Practicing Finding the Elephant and the Rider


“Practice is the best of all instructors” – Publilius Syrus

Last week at the Nonprofit Technology Conference, I got to hear Dan Heath, coauthor of Switch, speak about change. I loved the book Switch and while a lot of what he spoke about was in the book, it was helpful to hear it, to have it repeated in a way that it started to really take root in my head. Now that the NTC is over, I know that I have to continue to practice identifying the Elephant and the Rider in order to be able to get change to happen. Identifying it in other situations, outside of work, is one of the best ways to do this.

My notes from Dan Heath’s plenary made a lot of references to my thoughts about something that I have accomplished in my life. This past fall I celebrated the milestone of losing over 100  pounds of weight. A diet was an example often mentioned, but my notes took it one step forward and that is with my success with using Weight Watchers.  I am going to walk my way through the change that I have been able to be successful in, using the points that Dan Heath identified, to show that we all things in our life that we have made changes but we may not have identified the elephant and the rider.

One of the easiest ways to start impacting change is by some sort of feeling making the Elephant react. The example that was given was how some organizations can use pity to get a donation. My need to lose this weight happened when I felt that embarrassment and shame that occurred while at an amusement park and I couldn’t fit into the ride. I was sitting in the seat as three men tried to push down the harness, even in the larger seat. That feeling was enough to get my elephant to move. I really saw how large I had become. I felt how it felt to hold up everyone else on that roller coaster and then the shame of having to get up and walk away without ever riding the ride.

The path to my change was made easy on many levels. This was because the management team that I worked for knew that health for the employees was important and they offered to bring the Weight Watchers at Work program into the office. It was easy to just walk down the hallway and go to a meeting with other coworkers. During that first time, everyone was working together. There was no one showing up with donuts and pizza. Most of us were all in Weight Watchers and we helped each other. But Weight Watchers at Work couldn’t be sustained forever, and I needed more than a sixteen week program.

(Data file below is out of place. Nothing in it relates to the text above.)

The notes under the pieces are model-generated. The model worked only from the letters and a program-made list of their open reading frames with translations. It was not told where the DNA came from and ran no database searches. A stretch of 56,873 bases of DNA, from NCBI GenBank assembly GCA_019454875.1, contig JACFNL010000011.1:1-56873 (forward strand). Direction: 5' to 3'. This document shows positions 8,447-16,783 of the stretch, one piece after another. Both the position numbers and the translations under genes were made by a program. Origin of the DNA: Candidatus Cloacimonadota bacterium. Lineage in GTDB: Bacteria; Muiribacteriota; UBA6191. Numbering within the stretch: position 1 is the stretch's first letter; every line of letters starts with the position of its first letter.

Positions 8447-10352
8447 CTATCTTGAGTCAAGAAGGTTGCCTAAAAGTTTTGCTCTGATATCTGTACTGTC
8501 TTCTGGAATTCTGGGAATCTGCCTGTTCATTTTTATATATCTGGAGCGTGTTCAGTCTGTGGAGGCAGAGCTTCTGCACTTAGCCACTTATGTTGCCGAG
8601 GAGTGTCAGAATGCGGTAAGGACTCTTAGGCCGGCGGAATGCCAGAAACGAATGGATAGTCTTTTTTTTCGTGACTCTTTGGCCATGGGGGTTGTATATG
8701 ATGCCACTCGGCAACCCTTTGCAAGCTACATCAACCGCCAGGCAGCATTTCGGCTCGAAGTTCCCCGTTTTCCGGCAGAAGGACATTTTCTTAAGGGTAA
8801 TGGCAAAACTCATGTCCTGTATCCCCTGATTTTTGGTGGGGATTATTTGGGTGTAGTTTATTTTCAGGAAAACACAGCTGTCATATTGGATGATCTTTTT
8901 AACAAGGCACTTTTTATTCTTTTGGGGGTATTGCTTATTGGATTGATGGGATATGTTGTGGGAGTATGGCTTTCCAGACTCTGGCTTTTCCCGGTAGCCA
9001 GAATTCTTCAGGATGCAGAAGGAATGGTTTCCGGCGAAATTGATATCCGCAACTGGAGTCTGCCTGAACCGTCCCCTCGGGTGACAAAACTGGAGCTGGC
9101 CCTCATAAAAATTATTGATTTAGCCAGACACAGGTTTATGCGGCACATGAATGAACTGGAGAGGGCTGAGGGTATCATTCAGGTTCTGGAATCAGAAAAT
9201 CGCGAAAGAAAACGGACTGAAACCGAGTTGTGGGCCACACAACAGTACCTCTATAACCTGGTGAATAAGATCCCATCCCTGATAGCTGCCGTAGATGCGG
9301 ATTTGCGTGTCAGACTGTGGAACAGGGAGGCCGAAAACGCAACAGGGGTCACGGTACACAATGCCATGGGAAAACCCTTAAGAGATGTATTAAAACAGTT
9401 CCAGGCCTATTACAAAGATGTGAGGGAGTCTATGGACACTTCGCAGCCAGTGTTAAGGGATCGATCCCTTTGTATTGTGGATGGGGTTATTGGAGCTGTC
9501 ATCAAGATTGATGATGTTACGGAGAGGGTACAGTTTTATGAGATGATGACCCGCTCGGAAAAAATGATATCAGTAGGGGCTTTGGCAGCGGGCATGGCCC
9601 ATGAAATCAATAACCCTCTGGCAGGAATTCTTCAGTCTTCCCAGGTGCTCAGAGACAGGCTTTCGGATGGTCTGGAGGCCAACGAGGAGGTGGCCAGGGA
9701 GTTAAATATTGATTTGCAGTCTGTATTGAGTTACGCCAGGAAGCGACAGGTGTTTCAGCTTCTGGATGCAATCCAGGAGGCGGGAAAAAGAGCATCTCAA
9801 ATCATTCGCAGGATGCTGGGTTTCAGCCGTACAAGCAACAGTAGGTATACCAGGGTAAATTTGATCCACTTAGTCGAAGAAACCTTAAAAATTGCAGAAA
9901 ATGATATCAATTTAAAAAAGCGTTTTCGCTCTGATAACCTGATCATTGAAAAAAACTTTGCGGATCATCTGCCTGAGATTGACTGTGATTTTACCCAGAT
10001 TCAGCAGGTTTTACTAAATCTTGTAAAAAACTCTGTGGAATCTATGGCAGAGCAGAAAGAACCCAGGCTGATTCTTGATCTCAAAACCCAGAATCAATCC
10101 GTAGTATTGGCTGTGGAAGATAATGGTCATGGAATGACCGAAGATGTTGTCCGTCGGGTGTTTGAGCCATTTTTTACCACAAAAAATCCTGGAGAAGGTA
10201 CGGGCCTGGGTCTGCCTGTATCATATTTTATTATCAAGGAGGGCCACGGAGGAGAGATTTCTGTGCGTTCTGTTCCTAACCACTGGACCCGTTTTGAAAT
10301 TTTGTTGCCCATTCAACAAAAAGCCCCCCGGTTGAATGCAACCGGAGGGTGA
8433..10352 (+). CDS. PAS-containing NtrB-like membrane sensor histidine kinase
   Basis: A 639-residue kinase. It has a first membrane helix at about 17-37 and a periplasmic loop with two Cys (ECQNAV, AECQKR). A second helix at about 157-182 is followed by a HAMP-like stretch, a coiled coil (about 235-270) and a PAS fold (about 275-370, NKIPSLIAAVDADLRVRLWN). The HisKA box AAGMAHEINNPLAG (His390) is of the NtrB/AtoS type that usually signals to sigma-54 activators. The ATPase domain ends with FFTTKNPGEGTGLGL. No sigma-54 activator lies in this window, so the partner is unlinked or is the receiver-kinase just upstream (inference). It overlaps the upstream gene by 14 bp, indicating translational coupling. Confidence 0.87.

I went back to Weight Watchers the following fall with my mother, knowing that I had success with the program before and that I needed to be there. Plus, Weight Watchers had done a lot of things to help my rider. I think they have so many things in place that helps the Rider know that this is the right way to go. Every week you hear success stories. Most meetings start out with “Who is happy?”. The question isn’t “Who lost weight?” – it’s “Who is happy?”. There are some weeks when I was happy when I didn’t gain weight and that got celebrated with stickers and applause.  Celebrating other’s success was just as important as celebrating mine. As my leader would say almost once a meeting, “If you have had a good week, the meeting needs you. If you have had a bad week, you need the meeting.”

Success stories are the bright spots and they are celebrated vibrantly. Not only with the meetings, but with weekly newsletters that includes tips and stories from others who had been where I was. The Weight Watcher magazine features these stories along with the website. It was absolutely not difficult to find the bright spots. But bright spots weren’t just success stories.

One of the tools you start with at Weight Watchers is a tracker. It’s a food tracker. Now this might not seem like a bright spot, but it can be. If you keep your food trackers and you get into a slump, one of the best tools is to go back to the previous tracker for a week that you were successful in losing weight. You can then follow what you had done in previous weeks (repeat your bright spots) or you can look at the differences between the good weeks and bad weeks and see what things you need to adjust slightly.

Losing weight was so difficult for me. It took over five years in total for me to lose that 100 pounds, but Weight Watchers gave me a path. It was written on food that I bought at the stores (the value of points were right there on the frozen meals). There were times when I even wrote the number of points on the boxes of cereal and other foods as they came into the house. Visually, that number represented a path that I had to take. It made it simple and I didn’t have to force my rider, who could easily be tired, to think about what to do. High numbers were hard to swallow and low numbers were items that I wanted to select.

Weight Watchers isn’t a diet to me, which is probably the biggest identification of a change in my environment. A diet means that I was saying no to things, depriving myself. There are times that I can allow my elephant to have that craving for chocolate and peanut butter, but I have created an environment that puts me back onto the path right after that elephant has been satisfied and gets the rider back into control. This is the way my life is now, it’s not a diet.

Now this has been a simplistic look at one way that I have forced myself to practice identifying the elephant and the rider, but I know that for me to really become an agent of change, especially after I know that I have used the carrot and stick a lot at work, I need the practice. I can’t make the changes that I want to implement without getting really good at this and making it part of the tools that I have in my toolbox. If I don’t know how to use that circular saw, I’ll never get it out – and I believe it is the same with change.


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